Over the past two weeks the ABC’s Catalyst program has run a special series under the rubric The Heart of the Matter calling into question the importance of cholesterol as a risk factor for heart disease with Dr. Maryanne Demasi leading the charge. This is how she described the programs:
In the first episode of this two part edition of Catalyst, I investigate the science behind the long established view that saturated fat causes heart disease by raising cholesterol.
In the second episode, I cut through the hype surrounding cholesterol lowering drugs and reveal the tactics used by Big Pharma to make the drugs to lower cholesterol appear more effective than they seem to be.
In Heart of the Matter, I investigate whether the role of saturated fat and cholesterol in heart disease is one of the biggest myths in medical history.
Go here for transcripts and videos:
First up it must be said that Dr Demasi is not just a journalist. She has a PhD in medical research from the University of Adelaide and worked for a decade as a research scientist specialising in rheumatoid arthritis research at the Royal Adelaide Hospital.
I had a triple bypass back in 2000 and have taken statins ever since as well as 100mg aspirin daily and medicine to lower my blood pressure. Except on rare occasions saturated fats do not pass my lips.
Dr Norman Swan told Fran Kelly that his wife had sat next to someone on a plane who had been taking statins for familial high cholesterol levels. After seeing the program he said he had dropped the drugs and was going to tuck into the cream cheese.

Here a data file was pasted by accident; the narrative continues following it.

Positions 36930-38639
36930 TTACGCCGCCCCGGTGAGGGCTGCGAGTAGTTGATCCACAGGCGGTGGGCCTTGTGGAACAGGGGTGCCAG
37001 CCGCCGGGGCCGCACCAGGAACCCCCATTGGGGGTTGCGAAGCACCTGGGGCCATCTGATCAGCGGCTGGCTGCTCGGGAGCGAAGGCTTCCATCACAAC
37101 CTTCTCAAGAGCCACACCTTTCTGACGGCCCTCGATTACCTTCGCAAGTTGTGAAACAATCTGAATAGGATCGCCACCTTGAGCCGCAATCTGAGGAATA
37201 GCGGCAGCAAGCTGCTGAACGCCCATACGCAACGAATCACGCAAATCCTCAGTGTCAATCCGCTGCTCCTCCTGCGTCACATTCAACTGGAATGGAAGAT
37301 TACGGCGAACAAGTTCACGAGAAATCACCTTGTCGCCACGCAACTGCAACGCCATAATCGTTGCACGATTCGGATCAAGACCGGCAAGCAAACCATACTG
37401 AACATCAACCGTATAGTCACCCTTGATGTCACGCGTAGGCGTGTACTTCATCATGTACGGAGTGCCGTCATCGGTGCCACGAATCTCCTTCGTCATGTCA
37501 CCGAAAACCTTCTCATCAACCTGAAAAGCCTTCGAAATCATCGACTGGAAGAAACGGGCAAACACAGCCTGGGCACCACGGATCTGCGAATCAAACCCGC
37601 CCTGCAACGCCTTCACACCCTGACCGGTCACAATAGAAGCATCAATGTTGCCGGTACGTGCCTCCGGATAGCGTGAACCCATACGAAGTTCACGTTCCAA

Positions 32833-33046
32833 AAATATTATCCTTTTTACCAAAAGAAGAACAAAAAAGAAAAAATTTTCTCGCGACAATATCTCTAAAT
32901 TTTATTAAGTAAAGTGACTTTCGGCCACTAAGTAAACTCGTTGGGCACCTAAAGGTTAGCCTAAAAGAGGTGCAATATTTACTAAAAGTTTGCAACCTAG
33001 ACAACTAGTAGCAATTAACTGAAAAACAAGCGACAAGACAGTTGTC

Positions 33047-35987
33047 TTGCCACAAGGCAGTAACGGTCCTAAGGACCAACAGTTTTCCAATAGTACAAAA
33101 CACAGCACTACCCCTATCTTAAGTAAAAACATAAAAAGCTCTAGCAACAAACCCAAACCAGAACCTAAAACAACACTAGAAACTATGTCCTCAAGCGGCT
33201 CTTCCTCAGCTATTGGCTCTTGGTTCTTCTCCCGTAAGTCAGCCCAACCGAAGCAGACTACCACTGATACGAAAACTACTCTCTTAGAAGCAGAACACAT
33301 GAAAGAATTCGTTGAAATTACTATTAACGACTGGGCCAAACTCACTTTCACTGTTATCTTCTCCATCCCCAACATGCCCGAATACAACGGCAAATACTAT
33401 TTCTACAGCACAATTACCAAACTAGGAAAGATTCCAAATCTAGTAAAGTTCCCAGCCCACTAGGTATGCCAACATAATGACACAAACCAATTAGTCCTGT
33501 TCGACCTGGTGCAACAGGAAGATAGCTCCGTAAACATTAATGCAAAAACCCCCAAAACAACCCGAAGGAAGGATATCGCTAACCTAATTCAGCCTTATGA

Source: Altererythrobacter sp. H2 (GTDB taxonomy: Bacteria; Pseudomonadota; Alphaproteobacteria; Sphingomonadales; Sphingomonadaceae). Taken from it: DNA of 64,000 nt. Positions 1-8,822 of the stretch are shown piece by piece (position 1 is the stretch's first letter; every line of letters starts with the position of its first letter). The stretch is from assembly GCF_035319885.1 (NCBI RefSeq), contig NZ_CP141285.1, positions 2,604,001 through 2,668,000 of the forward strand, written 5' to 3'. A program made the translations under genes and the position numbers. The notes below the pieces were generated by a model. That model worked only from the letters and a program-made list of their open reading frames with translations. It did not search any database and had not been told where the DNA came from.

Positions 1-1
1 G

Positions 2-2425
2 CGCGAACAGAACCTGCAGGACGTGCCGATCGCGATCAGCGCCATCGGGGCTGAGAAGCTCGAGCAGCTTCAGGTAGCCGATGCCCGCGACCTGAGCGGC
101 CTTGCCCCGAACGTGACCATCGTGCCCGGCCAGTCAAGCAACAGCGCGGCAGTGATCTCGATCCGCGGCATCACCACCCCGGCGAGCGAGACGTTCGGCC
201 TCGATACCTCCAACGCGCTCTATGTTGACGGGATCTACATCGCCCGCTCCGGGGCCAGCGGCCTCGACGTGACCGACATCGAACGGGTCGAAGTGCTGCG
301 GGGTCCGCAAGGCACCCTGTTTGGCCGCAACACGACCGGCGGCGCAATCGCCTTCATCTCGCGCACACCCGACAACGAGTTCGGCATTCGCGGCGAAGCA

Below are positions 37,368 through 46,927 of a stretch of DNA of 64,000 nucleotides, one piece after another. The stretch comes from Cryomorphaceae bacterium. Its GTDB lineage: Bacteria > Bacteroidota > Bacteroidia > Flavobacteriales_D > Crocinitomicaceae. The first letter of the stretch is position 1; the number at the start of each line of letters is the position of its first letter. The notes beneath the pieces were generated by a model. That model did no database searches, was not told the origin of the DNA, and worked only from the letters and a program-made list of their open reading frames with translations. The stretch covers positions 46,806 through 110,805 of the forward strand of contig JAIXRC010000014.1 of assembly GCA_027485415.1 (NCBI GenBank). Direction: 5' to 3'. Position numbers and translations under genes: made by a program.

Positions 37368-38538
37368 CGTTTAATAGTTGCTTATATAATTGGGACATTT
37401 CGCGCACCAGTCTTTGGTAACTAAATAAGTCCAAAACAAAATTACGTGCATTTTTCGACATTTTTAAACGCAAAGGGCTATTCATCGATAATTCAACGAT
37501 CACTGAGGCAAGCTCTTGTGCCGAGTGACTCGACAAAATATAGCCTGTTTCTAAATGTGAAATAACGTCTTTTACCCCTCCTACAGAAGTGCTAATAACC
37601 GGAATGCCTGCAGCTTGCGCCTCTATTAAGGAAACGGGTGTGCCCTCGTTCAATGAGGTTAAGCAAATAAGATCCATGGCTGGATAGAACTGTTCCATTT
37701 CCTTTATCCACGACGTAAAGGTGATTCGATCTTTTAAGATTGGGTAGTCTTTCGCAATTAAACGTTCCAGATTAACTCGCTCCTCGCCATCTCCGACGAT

To this viewer, such a response would be warranted on the basis of the evidence put forward in the programs. I’m a cautious person, however, so my intention was to stay on course, but was going to consult my GP who I see every four to six weeks. I expected her to advise me to change nothing until I next see my cardiologist in March next year.
Norman Swan was angry. He said people will die as a result of the program.
Then on RN’s Health Report Swan interviewed Professor Peter Clifton, NHMRC Principal Research Fellow and Professor of Pharmacy and Medical Sciences, Sansom Institute, University of South Australia. Clifton gave all the information you’d ever want to hear, I thought. It included this statement:
lowering LDL is the most powerful thing you can do to reduce your heart attack risk, but it doesn’t remove it completely, it only removes it by a third unfortunately.
Asked directly what he thought of the program Clifton said he was appalled because it was completely unbalanced.
Clifton’s advice was to stay on statins if you are on them, but if you are worried go to your doctor, calculate your risk factor, taking all components into account – diet, exercise, gender, smoking, life stresses and whatever – and then make a decision. Certainly some people experience deleterious side-effects, but Clifton thought these were over-emphasised.
So now I’m not going to raise the issue when I see my GP. I’m betting she’ll raise it with me. Statins have never been represented to me as a magic bullet, just one measure among many to give yourself a better chance.
Along the way Professor Emily Banks, chair of the Advisory Committee on the Safety of Medicines, wanted the second program canned after seeing the first.
Dr Lyn Roberts, CEO of the National Heart Foundation, said the organisation was ‘shocked’ at the ABC decision to run the Catalyst program on statins.
RN’s PM program caught up with Dr Demasi, who was holding her ground. She clearly supports the notion that people should consult their own doctor, but the program did downplay the role of cholesterol as a driver of heart disease to the point of irrelevance. It did also suggest that statins will do actual harm beyond mere side-effects. And one expert consulted suggested that as few as one or two out of every hundred might obtain some benefits.